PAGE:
George Evans' Strange Suspense Stories #3 Loses Its Head, at Auction
A headless man attacks an innocent woman on the cover of Strange Suspense Stories #3, taking bids at Heritage Auctions today.
Strange Suspense Stories #3 features quite the fun horror cover. George Evans is responsible for this one, featuring a headless man attacking a woman with one of the worst colored sweaters of all-time. The composition of the cover is awesome, though. Such a mundane setting for something so macabre. Published in 1952, by Fawcett, this comic is up for bidding today at Heritage Auctions and is as good of a vintage raw comic of this kind is going to get. Currently, it can be yours for only $26, which would be a steal. Take a look at the cover down below, and read some details about the stories inside.
Strange Suspense Stories
"Strange Suspense Stories #3 (Fawcett Publications, 1952) Condition: FN. George Evans voodoo doll cover and art. Bernard Baily art. There is some staining to the back cover. Overstreet 2022 FN 6.0 value = $135. Cover art by George Evans. Edited by Will Lieberson, Roy Ald, and Al Jetter. Terrifying pre-code stories: "Brother Volcano," art by George Evans; The village of Arbendino is taken over by ruthless investors and the good people are driven from their homes; But a volcano inhabiting the soul of the village founders brother watches over them and destroys the invaders with streams of molten lava. "Port of Terror," art by Bernard Baily; The gambler Wolf Merique beheads an angry sailor cheated by him at cards. Now he gets chased all over his boat by the headless corpse in search for a head. "St. André" text story by John C. Adler. "Mirrors Tell Tales," art by Morris "Mo" Marcus; The embezzler Andrew Crosston undergoes plastic surgery to escape police prosecution; As he kills the doctor operating on him, Crosston is cursed to see his former face in any reflecting surface. 36 pgs., full color. $0.10. NOTE: There is also a 1967-69 series with issues running #1-9 with 12c cover prices. Cover price $0.10."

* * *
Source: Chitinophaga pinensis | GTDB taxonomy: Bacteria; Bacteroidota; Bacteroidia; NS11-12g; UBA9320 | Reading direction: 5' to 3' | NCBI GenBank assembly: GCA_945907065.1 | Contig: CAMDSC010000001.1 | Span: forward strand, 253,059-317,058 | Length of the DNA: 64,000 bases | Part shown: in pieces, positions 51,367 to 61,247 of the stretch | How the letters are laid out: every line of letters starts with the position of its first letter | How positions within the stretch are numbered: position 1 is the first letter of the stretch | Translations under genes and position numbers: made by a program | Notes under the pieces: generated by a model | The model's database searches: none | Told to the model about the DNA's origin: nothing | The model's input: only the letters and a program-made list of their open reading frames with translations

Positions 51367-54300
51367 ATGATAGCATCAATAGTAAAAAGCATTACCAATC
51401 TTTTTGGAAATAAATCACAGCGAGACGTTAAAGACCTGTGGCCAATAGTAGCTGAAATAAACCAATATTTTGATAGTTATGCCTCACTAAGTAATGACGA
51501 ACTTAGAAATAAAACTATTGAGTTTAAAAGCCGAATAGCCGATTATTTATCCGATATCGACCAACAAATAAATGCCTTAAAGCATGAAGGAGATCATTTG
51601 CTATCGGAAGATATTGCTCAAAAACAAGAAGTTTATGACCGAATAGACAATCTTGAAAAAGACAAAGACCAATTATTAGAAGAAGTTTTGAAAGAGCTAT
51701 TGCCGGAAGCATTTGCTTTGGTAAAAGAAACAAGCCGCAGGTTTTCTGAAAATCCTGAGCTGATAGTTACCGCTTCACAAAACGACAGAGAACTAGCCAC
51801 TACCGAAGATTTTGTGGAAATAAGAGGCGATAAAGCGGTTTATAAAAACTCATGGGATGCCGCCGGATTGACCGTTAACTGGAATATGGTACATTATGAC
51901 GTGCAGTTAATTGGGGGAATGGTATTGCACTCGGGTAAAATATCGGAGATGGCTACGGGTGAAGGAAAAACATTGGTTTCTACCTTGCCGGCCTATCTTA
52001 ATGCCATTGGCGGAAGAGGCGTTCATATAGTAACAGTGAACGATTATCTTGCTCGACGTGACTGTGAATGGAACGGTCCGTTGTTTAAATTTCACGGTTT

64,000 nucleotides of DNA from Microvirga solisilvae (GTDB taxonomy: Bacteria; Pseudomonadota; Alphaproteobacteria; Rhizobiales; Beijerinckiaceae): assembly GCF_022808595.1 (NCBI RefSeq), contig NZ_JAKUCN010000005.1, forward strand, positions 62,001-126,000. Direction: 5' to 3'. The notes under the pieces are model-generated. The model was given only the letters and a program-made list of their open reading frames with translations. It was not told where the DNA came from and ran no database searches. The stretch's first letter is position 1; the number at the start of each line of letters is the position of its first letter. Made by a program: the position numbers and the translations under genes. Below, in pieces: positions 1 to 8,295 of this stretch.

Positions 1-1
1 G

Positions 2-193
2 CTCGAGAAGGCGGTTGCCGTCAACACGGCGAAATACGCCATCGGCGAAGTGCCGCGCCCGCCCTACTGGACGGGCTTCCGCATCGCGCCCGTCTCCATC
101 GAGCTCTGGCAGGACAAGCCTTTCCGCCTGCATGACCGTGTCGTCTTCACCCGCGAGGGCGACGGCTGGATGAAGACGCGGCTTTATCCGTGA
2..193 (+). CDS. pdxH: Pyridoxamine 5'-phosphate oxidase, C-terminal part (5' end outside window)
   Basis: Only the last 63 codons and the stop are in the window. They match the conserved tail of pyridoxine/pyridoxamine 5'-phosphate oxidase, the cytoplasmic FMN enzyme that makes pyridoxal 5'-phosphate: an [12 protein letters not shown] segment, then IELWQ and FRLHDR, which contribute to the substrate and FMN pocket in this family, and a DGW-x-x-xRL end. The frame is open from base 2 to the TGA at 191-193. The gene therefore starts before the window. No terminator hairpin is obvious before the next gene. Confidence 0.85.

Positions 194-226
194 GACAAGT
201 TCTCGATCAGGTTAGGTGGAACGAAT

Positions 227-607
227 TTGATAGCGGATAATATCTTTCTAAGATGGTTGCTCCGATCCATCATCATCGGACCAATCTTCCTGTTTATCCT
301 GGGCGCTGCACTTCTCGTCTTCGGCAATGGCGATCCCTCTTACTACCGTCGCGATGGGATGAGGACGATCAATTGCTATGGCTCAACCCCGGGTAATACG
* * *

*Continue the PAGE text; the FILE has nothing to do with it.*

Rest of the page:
One of these days, I will get in a bunch of these to my store and I will keep them. Whenever I do get them in, I read them all, and some of the best storytelling can be found in these old anthology books. In today's "CGC everything" world, it can be really nice to just sit down with comics history like this and spend an afternoon marveling at what these creators did for the medium back then. Go here and place a bid on this book, and while you are there, go ahead and peak at the other books taking bids today.